Tyson Foods Inc. is increasing hourly pay for about 34,000 workers at its U.S. chicken plants to improve employee retention and recruitment, the company announced Friday.
"We're increasing pay to remain competitive in the labor markets where we operate and to retain the quality Team Members we need to keep running successfully," said Noel White, president of Tyson Foods' poultry business, in a news release. "We believe we have the best team in the chicken business and we want to keep it that way."
Bob Williams, senior vice president at Simmons First Investments Group, said the cost of increasing wages will cut into Tyson's bottom line.
"It's going to be expensive, there's no question about it," he said. "It'll take awhile for the earnings to recoup for this."
The average hourly pay for employees who remain on the job for more than a year will be $12, according to the release. The changes, which will raise pay for workers at 51 chicken plants, will take effect Nov. 1.
"It's a competitive enough environment that they were willing to write the check," Williams said. "They are investing in the long haul and clearly expect to see returns in employee retention."
Starting pay for about 40 plants will increase to $10 an hour. The starting rate at some of these plants had ranged from $8 to $9 an hour. The top pay for production workers in chicken-processing plants can exceed $16 an hour, according to the Tyson statement.
White said the company offers the highest paying entry-level jobs and pays more than most companies in the chicken business.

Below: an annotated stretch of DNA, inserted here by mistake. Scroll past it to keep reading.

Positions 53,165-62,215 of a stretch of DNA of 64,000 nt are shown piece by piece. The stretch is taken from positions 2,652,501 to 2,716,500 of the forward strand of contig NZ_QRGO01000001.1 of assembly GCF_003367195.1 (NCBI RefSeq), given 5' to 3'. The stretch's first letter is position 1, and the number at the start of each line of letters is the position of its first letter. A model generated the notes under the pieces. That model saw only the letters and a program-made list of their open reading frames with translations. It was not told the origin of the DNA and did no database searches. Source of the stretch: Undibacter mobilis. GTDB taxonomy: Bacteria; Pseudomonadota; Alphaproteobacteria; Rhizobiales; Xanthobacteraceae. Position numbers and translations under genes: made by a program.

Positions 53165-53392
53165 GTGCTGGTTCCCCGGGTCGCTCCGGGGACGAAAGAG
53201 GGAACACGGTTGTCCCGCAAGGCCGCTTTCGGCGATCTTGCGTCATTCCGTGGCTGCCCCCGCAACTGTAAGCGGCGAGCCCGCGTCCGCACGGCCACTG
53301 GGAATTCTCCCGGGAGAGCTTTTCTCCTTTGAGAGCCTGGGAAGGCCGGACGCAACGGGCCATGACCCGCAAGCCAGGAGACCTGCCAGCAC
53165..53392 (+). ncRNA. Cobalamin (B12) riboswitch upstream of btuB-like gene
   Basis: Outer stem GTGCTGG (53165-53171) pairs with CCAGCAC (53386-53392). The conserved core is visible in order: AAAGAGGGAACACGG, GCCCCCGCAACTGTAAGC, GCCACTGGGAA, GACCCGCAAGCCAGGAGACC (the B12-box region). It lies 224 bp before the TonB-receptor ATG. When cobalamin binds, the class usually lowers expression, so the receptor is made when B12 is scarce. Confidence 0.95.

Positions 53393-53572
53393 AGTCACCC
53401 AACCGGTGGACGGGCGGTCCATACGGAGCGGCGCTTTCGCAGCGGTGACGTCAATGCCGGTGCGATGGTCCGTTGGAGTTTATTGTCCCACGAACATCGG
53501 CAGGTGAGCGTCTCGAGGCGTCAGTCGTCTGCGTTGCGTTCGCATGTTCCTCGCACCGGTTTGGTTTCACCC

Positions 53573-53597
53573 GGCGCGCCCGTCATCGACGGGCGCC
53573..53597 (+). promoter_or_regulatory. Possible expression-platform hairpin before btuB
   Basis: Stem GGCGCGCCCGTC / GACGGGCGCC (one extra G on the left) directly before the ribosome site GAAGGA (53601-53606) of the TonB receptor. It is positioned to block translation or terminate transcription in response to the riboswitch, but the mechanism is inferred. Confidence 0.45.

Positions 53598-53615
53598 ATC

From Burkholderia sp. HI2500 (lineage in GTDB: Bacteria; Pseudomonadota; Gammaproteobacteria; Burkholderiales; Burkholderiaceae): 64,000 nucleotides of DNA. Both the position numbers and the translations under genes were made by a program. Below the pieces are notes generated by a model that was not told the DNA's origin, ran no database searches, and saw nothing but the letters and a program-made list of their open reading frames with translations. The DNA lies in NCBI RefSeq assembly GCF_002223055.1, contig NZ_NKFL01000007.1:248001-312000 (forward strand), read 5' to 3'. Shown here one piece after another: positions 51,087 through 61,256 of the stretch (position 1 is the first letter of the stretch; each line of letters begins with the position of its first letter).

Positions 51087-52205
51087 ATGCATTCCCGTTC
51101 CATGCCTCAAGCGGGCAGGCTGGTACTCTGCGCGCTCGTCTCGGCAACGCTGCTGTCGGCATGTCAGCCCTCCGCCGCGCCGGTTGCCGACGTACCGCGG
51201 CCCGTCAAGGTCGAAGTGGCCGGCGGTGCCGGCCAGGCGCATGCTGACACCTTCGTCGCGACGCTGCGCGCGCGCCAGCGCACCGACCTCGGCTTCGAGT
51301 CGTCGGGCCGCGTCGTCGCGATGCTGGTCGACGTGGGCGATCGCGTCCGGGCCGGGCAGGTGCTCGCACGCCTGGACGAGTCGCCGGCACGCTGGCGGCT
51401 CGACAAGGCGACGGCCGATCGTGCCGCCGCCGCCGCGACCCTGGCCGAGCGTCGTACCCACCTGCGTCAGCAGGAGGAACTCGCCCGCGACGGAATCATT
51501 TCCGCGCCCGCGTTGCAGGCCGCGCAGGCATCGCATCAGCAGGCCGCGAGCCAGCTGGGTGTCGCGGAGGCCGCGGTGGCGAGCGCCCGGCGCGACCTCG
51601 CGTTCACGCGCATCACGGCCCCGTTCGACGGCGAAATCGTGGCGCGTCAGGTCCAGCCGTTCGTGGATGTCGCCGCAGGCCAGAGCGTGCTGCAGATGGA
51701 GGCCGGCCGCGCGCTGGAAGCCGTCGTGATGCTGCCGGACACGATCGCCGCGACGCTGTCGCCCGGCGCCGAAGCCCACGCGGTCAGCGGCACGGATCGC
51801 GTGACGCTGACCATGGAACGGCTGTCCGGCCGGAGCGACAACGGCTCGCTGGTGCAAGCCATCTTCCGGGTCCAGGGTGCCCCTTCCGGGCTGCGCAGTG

Tyson also is boosting the pay of people who already are making more than the starting wage. Maintenance and refrigeration workers at all 51 chicken plants will have their wages increased by varying amounts.
Top rates for some maintenance jobs will reach $23 an hour, and the highest pay of some refrigeration jobs will be $26 an hour.
About half of Tyson's employees in the chicken sector have worked with the company for five years or more. Almost 25 percent of them have been with the company for 20 years or more, according to the news release.
Tyson has about 97,000 employees in the country, according to the company's website.
Williams said Tyson is benefiting from a drop in oil prices, which has pushed down costs for the company.
"They might have thought it's the right time to make this step," he said.
The company's stock hit a 52-week high Friday, ending at $47.44.
"The market didn't punish them for the move," Williams said.
Business on 10/24/2015